Craig Krenzel taking two knees in victory formation in the 4th quarter would have replaced Chris Gamble drawing a flag in the first OT. Conversely, if the rules Miami and Ohio State played by had been in effect in 2019, Shawn Wade would not have been ejected, because there is no targeting penalty and no replay to confirm it. A 4th down punt would have replaced Clemson's first touchdown of the game, which came by way of siphoned momentum.
Jordan Fuller's second stolen touchdown of the season would have stood as well, because the call on the field in 2002 was the only call that mattered. The framework of the day is the only framework that counts. Rules and regulations have been altering college football since its inception.
Bad officiating is practically the only constant in all of sports at every level, and not even replay can totally cleanse that reality. Playing well enough to overcome officiating will continue to be a winning strategy as every decade turns, as long as humans stay in charge.
And the 2019 Buckeyes would have literally killed the teams they faced this season had they been allowed to use the flying wedge. Rules and regulations have good intentions. Without them, none of us would have grown up in a world with college football.
Michigan was getting shut out by Ohio State in the 2nd half when a stroke of bad luck put the Wolverines on the board back in 1996.
The Buckeyes still had the lead and the superior team, but they swapped momentum, juice and emotions from that play on. Until that moment it did not look like the visitors were going to score at all. A field goal later gave Michigan the lead. Ohio State, favored by 17 points, did not score again until it faced Arizona State in Pasadena 23 years ago today.
Today, the 1996 Buckeyes are remembered in a continuum of John Cooper heartbreaks as yet another dominant edition that found a way to lose the only game it absolutely has to win. There's no reason Ohio State couldn't have maintained and extended its lead. That play changed everything.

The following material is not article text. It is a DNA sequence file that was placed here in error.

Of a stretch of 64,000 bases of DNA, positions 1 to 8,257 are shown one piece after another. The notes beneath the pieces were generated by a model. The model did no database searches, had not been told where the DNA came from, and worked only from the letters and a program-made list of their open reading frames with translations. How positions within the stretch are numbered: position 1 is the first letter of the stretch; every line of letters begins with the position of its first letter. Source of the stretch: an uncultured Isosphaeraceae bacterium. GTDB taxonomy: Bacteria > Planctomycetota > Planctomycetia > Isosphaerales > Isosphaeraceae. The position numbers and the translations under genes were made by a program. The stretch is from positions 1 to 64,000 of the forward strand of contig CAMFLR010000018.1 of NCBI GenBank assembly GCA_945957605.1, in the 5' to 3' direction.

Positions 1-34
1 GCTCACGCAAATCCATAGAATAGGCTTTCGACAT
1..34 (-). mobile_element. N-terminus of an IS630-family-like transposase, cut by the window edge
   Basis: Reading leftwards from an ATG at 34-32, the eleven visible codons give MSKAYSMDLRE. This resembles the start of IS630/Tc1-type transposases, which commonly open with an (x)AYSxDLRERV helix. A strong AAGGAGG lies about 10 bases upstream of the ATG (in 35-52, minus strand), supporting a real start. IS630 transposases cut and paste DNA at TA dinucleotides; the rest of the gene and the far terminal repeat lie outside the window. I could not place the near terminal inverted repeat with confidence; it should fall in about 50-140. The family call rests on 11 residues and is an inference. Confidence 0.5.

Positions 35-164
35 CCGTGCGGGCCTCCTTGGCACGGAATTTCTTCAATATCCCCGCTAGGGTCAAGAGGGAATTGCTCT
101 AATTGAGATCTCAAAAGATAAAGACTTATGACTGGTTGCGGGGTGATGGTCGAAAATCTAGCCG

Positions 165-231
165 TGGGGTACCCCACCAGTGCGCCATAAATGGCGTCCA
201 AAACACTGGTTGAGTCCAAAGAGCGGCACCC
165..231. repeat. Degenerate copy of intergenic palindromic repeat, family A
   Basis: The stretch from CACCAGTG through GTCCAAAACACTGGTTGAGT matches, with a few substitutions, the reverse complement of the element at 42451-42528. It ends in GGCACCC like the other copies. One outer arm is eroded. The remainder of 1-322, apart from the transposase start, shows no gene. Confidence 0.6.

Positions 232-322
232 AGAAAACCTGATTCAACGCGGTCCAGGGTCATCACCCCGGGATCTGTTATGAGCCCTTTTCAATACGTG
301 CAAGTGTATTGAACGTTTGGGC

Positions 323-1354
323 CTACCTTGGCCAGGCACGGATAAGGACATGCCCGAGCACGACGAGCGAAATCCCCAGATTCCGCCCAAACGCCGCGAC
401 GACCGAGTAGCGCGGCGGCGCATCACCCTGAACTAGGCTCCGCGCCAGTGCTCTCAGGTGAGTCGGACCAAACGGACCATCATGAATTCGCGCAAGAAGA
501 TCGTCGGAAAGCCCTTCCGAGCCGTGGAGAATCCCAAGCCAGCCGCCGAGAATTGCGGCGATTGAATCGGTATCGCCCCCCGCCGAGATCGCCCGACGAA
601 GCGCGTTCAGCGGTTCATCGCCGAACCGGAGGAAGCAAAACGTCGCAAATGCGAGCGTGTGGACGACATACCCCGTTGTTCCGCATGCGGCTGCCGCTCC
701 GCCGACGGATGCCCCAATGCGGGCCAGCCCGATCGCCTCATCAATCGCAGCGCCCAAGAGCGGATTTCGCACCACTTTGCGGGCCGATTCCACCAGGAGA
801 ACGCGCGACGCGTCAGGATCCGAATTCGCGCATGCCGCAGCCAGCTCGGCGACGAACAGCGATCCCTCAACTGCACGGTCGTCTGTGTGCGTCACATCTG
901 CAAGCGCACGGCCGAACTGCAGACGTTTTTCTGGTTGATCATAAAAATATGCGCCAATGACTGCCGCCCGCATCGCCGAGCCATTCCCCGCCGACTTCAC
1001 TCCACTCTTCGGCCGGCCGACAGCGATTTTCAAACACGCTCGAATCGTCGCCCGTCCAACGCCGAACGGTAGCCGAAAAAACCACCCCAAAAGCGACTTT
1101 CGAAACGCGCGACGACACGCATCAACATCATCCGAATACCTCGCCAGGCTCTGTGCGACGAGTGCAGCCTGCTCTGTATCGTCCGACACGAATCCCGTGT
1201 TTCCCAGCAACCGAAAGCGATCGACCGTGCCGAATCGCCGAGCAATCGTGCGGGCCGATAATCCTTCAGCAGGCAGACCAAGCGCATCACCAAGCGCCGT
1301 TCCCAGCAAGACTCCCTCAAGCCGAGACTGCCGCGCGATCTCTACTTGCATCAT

The Buckeyes facing their former backup quarterback in his adopted state would have been aN ADVERTISING AND RATINGS goldmine.
Streets' touchdown is remembered less for the catch and run and more for Shawn Springs, a consensus All American who fell down on the slant. Springs was so good he told Sun Devils' All America WR Keith Poole prior to the Rose Bowl he was going to allow him to have one catch. If you rewatch the game you can spot Springs openly letting him have that one harmless reception. Poole was a non-factor otherwise. And Springs never fell down.
I remembered Springs' slip against Michigan after Shaun Wade's ejection for targeting turned his sack and a Clemson 4th and long punt into a 1st down, the ejection of a vital cog in the Buckeyes' defense - and the Tigers' first points of the evening.
That slip gave the Tigers new life. Buckeye fans were already thinking about New Orleans as Wade was burying Trevor Lawrence, but the teams swapped momentum, juice and emotions from that play on. Fuller's stolen touchdown later compounded the issue and every possible variable that could have helped Ohio State saved Clemson instead.
If just one of ten different opportunities goes the Buckeyes' way, they are spending early January watching LSU game film. Instead, the heartbreak has sent many of us spiraling into finding a motive for bad officiating, a naturally occurring phenomenon in every sport.